:: Thursday, October 31, 2002 ::
Living in Elkin was fun for the most part; as far as I can remember anyway. I made quite a few friends in the five years that I lived there, one of whom I still talk to every now and again by the name of Ben Gulley. He lived in a big red house just down the street from my church. Everyday we would meet at school and build tunnels in the sandox. Elkin Elementary School housed grades K-5 and just as we had decided to move out they began construction on an addition to include sixth, seventh, and eighth grades. I was in accelerated classes in the third and fourth grades. Alpha classes as they were called way back then. Supposedly, I was gifted, until we moved to the old Buckeye State. But that's according to my mother. Great memories it seems mothers have huh? I was also in quite a few sports before I started to see the other side of this so-called "hill." Ha ha. That would be a great excuse for being lazy if only I weren't nineteen. Anyway, I played baseball-second base-the best they ever saw. I played soccer, too. I believe I was a forward but it didn't realy matter for it was merely Run and Kick league. I was on the Elkin Swim Team for a couple of years as well. I won quite a few ribbons for first, second, and third prizes at meets that we would have in surrounding counties. Another friend of mine named Trent was a fellow tunnel digger. The first night I ever spent at a friend's house was with him. That night was fun for the most part until a slightly embarrassing thing happened when we arrived back at Trent's house from the local Chuckie Cheese's. Around midnight we got back to Trent's house and sarted playing with our brand new Teenage Mutant Ninja Turtle action figures. A little later his way older brother who in reality was only about fifteen, came home as and started messing with us as he always did whenever I was over there. One o'clock rolled around and Trent and I were about to fall asleep when I got up, put my jacket and shoes on, went into Trent's father's room, woke him up, and politley muttered, "It's time for me to go home now." Personally I don't remember saying this but maybe it's just subconscious denial.
Another town that we lived in was called Jonesville. My father had acquired several job oppertunities there as a carpenter. One of the most famous houses that he worked on, the only one I helped him with, was a huge, three-story house on SUrrey Avenue. I say "famous" because the factual Sheriff Andy Taylor that the television show "The Andy Griffith Show" was based on. Naturally, Andy Griffith portrayed Andy Taylor. Mr. Taylor's son, Opie, yes, a real person also, inherited the house. But Opie was on drugs and he wrecked the place pretty badly. This was about the time that my parents stumbled onto this little pot of gold. Yeah right. This house is one that my parents bought as a real estate venture. My dad and I fixed it up and sold it. The very first day that we went inside, my dad spotted an acoustic guitar leaning on the stairs. He said I could have it. I've been playing the guitar ever since.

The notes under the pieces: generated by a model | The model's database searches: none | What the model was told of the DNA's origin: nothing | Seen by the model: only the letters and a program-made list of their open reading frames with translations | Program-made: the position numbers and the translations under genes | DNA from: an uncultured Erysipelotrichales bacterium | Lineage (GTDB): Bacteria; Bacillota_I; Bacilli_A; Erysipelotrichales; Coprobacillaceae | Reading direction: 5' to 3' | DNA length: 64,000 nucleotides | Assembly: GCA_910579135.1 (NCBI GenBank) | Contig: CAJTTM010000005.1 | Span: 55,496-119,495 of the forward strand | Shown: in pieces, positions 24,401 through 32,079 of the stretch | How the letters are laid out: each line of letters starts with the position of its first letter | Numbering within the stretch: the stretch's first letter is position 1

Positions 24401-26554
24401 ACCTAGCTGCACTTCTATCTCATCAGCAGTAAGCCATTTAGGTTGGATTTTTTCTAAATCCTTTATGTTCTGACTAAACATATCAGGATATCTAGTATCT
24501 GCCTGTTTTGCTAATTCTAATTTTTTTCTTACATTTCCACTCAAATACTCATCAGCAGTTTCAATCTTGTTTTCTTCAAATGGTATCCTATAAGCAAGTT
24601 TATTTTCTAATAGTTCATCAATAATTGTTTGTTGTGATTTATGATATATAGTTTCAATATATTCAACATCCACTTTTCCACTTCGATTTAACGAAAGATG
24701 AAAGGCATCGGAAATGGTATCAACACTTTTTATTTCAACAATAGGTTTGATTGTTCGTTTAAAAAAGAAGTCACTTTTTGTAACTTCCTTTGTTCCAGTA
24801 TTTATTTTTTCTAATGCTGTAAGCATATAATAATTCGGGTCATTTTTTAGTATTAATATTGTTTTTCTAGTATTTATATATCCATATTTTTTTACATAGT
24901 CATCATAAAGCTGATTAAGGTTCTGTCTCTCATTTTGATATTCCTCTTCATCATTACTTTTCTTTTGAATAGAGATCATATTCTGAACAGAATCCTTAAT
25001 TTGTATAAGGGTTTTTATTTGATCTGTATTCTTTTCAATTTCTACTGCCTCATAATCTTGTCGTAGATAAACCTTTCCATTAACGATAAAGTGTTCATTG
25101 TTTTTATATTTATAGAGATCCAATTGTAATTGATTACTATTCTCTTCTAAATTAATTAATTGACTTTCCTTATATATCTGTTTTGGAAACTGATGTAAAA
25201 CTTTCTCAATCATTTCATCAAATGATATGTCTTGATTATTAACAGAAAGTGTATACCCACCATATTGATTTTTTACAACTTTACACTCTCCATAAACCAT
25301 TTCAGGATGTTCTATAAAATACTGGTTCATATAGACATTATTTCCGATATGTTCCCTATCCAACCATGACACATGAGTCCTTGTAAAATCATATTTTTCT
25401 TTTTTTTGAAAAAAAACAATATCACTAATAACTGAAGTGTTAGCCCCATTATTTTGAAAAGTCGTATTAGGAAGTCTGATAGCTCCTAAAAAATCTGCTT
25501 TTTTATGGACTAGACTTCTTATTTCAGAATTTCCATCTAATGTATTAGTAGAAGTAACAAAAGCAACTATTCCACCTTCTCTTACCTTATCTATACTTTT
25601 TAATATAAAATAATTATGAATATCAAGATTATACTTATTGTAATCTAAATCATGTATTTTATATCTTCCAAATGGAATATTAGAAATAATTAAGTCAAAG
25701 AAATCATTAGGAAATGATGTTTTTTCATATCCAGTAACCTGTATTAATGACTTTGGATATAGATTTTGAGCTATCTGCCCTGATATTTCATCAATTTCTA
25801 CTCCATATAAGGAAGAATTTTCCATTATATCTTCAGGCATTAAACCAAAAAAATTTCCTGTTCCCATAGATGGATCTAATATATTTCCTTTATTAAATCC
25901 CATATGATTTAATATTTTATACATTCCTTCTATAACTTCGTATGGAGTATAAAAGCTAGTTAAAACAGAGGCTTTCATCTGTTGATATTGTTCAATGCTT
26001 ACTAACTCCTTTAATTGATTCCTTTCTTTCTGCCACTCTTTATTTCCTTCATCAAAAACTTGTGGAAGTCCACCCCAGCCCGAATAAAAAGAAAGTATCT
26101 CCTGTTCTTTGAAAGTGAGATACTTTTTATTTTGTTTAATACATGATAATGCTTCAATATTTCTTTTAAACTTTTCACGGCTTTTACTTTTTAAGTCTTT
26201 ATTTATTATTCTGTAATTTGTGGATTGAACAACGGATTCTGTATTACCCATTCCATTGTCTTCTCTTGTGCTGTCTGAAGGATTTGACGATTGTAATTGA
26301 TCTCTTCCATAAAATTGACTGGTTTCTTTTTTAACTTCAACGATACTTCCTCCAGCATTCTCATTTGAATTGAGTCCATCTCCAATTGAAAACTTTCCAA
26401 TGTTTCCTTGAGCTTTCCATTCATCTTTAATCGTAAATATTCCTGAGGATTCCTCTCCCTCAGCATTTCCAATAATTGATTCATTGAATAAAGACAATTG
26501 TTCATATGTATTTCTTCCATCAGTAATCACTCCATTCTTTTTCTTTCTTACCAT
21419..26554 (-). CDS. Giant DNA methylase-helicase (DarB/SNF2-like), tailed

Meanwhile, in Elkin, every Saturday the library would host this thing called Street Scene. Street Scene was kind of a festival that was held in the library's parking garage. There was all kinds of stuff to do there. They had a wall that you could paint, games, food, basically it was a weekly party.
During the summers in Elkin I attended the Recreation Center Summer Camp. One time, my father had to drive to Statesville,NC to finish a job and ended up having to stay there for a month and a half. The beginning of that day was just like any tother day, wake up and go to camp. I got there that day(it being the same day that my father had gone to Statesville) and sat down in the gym like I always did. After a while I guess my mind had just realized I wasn't going to see my father for a few weeks and I started crying. It wasn't just crying, it was wailing. And I do mean wailing. I was making so much noise that my mom had to take the day off of work to console me.
Then the dreaded day came. "Colin we're moving to Ohio." Those were the words I had not wanted to hear in a million years. So, off on the road again. It just so happened to be the day bofore my birthday. When we got to our hotel, we had a little party to celebrate my turning nine. So, in retrospect, it's more fun to have your birthday party at your house, or someone else's, just as long as you're not in the middle seat of a cramped U-haul truck. Well, something good came out of that trip; I received my very first driving lesson. My father put me on his knee and said "Colin, take the wheel." I grabbed the wheel but, I guees out of the sheer glee of being an awesome driver, I somehow kicked the gearshift. The lever moved swiftly from fifth to second gear and sudden;y there was a loud screeching noise. My father screamed some very polite words I'm sure and shifted it back into fifth gear. I can't remember the last time I drove anyting after that up until a few years ago.
On the first day of school in good old Circleville, Ohio I was in the fourth grade. My teacher's name was Mrs. McNeily. We were friends right off the bat because my favorite college football team just happened to be Notre Dame. Notre Dame was also in fact the college that her son was attending.
I made a few friends in those to years of school. Then came middle school. Everts Middle School-the only middle school-contained sixth, seventh, and eighth grades. A block square four story building. It was grim and monstrous. On the first day of school in sixth grade, at recess, which was right after lunch along with intramurals, I met guy named Jason and another lad named Lance. Although I had no idea at the time, they would be my two best friends for, most likely the rest of my life. Jason and I were sarcasticly commenting on Lance's batting job at this weeks' intramural, Softball.
Circleville is a little town about thirtymiles south of the central Ohio city and capitol, Columbus. With a population of about fiteen thousand people, it was mainly a pit stop with downtown Circleville being about four blocks long.